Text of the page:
Original language: English
Original title: The running man
Translation: Hernán Sabaté Vargas
Year of publication: 1985
Valuation: Recommended if you are not expecting a horror story

First of all, comment that this novel was one of those that Stephen King published under the pseudonym Richard Bachman, perhaps in an attempt to get away from the horror novels that have given him so much success.

And what does the well-known author propose to us here? Well, it is true that this is not a “scary book” in the vein of Misery o Itbut it is also true that good old King does not do much to hide his true identity: the world of the novel is an agonizing and dying scene where there is no room for hope.

We move away from supernatural horrors and find ourselves in a dystopian future in which television (freevision) has emerged as a totem of false hopes and the only escape route for the substitute life that most people lead. But of course, not television as we know it: an evil, perverted and morbid version that plays with the lives of the contestants for the delight of the poor devil viewers; Although seen this way, the truth is that it does sound like ours… anyway.

Ben Richards – played by Arnold Schwarzenegger in a film adaptation, probably the actor with the physique that could worst fit the character – is a poor man with a wife forced by circumstances to prostitute herself and a sick little girl whom he doesn’t care about. can afford the drugs; the classic stereotype of a loser (in the “good” sense, a person who never had a chance) that takes us back to King’s most recognizable works. Pressed by circumstances, and bordering on an already quite pronounced nihilism, he decides to enter one of the wildest but also most rewarding contests in freevision: The Fugitive.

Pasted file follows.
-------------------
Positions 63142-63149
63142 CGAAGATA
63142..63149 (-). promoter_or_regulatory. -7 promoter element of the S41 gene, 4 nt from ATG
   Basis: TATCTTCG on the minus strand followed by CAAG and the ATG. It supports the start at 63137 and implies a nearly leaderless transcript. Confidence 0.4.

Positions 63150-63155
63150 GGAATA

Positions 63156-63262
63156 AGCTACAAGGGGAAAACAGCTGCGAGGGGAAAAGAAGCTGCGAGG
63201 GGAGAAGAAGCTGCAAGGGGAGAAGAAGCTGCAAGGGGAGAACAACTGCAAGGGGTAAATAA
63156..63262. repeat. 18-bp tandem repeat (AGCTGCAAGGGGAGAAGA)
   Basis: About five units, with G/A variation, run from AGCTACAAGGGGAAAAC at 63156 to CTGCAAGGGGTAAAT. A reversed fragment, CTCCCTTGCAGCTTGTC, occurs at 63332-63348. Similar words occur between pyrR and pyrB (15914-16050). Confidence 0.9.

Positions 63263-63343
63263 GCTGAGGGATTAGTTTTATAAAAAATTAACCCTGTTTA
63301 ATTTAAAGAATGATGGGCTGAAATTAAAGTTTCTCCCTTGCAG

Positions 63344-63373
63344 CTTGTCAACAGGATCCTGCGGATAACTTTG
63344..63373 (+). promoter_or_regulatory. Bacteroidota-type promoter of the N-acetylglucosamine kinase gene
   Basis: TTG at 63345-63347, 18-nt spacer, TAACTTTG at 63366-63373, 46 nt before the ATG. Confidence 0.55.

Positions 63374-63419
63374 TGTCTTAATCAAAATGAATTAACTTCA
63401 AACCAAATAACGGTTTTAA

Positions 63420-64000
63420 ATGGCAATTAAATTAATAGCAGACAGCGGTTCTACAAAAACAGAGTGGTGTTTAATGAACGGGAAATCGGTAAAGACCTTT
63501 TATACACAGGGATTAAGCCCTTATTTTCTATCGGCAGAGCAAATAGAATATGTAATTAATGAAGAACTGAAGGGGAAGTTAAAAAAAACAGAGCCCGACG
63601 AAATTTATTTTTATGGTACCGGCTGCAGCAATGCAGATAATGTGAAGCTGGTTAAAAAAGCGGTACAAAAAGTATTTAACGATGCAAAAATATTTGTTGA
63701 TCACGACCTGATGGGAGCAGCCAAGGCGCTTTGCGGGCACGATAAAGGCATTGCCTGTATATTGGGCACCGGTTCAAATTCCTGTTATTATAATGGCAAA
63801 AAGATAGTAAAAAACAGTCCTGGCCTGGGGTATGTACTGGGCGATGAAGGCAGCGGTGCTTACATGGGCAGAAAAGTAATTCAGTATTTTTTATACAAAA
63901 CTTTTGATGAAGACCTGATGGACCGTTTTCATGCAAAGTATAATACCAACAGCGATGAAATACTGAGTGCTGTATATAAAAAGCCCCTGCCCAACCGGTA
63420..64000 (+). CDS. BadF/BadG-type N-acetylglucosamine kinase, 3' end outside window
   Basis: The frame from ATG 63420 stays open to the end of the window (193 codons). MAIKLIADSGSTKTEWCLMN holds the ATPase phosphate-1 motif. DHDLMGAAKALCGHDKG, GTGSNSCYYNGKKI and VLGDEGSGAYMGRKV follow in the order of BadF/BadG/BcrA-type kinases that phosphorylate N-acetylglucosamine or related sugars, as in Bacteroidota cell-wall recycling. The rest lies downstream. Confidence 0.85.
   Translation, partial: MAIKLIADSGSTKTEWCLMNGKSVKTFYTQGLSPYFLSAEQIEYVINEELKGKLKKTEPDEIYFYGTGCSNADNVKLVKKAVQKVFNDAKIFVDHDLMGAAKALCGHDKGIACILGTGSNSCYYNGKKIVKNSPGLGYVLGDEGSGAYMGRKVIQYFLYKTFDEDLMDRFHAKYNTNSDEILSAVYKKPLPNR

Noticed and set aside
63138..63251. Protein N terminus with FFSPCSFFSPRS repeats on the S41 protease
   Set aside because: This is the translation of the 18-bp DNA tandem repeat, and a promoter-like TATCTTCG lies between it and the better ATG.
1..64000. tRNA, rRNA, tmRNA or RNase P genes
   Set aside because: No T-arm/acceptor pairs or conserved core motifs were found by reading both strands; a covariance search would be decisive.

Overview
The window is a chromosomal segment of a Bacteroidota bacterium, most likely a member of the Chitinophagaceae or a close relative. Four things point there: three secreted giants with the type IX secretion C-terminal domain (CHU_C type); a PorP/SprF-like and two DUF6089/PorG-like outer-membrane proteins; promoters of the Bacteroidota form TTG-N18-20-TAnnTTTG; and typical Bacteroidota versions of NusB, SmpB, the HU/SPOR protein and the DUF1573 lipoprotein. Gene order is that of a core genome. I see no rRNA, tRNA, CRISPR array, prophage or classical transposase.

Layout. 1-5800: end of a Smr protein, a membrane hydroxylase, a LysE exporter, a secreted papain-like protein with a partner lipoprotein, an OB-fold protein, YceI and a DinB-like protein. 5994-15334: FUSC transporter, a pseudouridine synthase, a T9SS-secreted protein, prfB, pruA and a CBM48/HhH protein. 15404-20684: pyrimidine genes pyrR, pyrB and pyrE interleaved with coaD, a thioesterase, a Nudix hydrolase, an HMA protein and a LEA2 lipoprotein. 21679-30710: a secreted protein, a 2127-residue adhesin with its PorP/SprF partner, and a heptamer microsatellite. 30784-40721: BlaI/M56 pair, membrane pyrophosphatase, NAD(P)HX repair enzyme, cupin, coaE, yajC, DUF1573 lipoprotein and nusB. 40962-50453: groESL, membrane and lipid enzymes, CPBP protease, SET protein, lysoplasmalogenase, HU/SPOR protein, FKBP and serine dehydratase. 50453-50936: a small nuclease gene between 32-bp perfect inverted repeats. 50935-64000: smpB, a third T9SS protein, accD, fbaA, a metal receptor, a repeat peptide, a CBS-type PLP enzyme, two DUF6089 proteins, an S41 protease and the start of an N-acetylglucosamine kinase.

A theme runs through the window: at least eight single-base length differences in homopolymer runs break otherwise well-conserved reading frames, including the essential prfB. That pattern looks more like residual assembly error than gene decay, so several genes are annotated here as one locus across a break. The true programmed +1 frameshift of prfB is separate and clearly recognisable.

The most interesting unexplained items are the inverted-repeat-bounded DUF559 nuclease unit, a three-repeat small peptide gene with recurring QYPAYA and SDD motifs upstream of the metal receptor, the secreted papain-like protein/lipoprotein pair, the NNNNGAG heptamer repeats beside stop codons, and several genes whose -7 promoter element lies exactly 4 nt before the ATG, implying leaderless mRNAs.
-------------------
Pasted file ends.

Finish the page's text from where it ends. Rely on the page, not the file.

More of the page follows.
This program is a kind of Battle Royale a little uneven: All against one. The contestant must stay alive as long as possible while the entire society chases him. The more free time, the more money for the family – it is assumed that no contestant can survive.

Well, Ben, fed up, angry with the world, knowing that he is not going to get out of the test alive, decides to give it his all: he begins a suicidal adventure that leads him to break the contest’s duration records and an unexpected ending (not so unexpected, if you have a little intuition) that will leave its mark on the history of librevisión.

Once the argument has been outlined, I believe that the issues to be discussed are more than clear: the most obvious, the alleged alienation produced by television and the media (King was not able to foresee the Internet, I don’t blame him), the class struggle , the conspiracy, and the rebellion of the antihero who seeks justice in a world where there is – there can be – no place for it. Nothing new under the sun, but that doesn’t mean it’s bad; It is very difficult to be original.

It is a quick and short novel, without major significance, interesting for those who want to see Stephen King outside of his usual scope – although as I say, not so outside as not to recognize him – and interesting, of course. But it’s no wonder. I can only recommend it to those fans of the evil genie from Maine who don’t mind leaving the horror genre for a short time, but not too far.

Everything by Stephen King reviewed in ULAD here.

Source: https://unlibroaldia.blogspot.com/2024/05/stephen-king-el-fugitivo.html

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